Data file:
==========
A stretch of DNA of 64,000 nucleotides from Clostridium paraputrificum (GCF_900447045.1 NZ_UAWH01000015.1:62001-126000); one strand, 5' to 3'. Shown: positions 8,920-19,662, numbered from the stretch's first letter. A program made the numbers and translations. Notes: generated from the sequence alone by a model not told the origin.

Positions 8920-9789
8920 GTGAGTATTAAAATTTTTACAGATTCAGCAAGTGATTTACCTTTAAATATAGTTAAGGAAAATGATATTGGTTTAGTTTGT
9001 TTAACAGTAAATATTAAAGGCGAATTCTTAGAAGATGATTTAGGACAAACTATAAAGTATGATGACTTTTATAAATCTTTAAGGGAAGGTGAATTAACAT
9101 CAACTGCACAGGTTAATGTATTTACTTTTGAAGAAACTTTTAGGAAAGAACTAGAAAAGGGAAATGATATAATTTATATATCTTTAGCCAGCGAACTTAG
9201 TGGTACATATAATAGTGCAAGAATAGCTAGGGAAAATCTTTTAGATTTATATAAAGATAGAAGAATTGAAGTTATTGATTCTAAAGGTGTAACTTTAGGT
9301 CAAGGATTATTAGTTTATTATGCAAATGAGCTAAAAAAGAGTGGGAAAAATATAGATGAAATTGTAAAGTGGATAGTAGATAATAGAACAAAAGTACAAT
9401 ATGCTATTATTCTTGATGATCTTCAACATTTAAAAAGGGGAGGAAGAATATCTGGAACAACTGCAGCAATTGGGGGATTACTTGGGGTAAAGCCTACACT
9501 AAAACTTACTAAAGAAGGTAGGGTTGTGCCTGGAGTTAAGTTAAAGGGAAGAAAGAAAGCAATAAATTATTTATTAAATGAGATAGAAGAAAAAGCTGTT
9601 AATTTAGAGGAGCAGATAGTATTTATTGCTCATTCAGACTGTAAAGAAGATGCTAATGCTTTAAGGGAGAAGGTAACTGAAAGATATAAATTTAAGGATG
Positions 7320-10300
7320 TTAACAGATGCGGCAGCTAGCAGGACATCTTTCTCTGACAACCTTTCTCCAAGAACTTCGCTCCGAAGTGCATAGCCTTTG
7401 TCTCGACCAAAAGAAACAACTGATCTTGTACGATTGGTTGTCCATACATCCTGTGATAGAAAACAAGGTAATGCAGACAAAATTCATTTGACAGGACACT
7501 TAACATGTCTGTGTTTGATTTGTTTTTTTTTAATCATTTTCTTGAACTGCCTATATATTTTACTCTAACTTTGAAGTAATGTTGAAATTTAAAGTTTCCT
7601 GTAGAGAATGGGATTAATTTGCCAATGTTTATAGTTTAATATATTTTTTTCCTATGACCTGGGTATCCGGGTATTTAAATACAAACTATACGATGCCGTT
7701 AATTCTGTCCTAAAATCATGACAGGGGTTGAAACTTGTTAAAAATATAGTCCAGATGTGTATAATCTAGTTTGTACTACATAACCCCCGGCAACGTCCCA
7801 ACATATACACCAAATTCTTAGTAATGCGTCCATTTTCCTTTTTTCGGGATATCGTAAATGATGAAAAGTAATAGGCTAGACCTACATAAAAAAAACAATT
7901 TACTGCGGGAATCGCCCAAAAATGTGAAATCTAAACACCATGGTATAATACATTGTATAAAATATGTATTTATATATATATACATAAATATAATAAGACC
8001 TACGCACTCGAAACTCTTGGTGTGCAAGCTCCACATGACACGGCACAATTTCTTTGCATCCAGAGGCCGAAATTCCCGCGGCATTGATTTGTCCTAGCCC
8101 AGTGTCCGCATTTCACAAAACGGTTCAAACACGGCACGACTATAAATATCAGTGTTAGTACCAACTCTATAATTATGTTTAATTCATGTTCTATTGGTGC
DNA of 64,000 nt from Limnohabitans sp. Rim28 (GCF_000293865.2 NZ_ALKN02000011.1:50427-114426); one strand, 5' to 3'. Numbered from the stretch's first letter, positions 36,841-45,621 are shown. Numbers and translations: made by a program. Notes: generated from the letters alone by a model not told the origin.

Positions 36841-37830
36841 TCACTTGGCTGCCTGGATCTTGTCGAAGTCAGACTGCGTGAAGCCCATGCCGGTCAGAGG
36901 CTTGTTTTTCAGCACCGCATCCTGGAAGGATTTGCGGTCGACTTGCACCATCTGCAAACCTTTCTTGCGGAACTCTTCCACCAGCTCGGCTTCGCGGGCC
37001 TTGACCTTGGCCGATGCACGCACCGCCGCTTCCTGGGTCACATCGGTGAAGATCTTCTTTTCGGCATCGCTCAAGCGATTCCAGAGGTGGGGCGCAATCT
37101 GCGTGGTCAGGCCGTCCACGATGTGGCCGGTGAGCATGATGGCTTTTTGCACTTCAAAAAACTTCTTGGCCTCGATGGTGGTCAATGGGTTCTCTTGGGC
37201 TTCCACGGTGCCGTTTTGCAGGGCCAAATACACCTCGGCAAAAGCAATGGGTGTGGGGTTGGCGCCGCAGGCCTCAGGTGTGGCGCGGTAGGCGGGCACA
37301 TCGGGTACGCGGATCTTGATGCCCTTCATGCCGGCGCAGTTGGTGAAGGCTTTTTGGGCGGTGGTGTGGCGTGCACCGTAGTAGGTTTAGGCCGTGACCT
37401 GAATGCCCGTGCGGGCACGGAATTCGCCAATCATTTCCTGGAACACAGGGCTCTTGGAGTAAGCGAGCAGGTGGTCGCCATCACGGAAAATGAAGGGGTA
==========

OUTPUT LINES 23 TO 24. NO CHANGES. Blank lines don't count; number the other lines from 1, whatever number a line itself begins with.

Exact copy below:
36841 TCACTTGGCTGCCTGGATCTTGTCGAAGTCAGACTGCGTGAAGCCCATGCCGGTCAGAGG
36901 CTTGTTTTTCAGCACCGCATCCTGGAAGGATTTGCGGTCGACTTGCACCATCTGCAAACCTTTCTTGCGGAACTCTTCCACCAGCTCGGCTTCGCGGGCC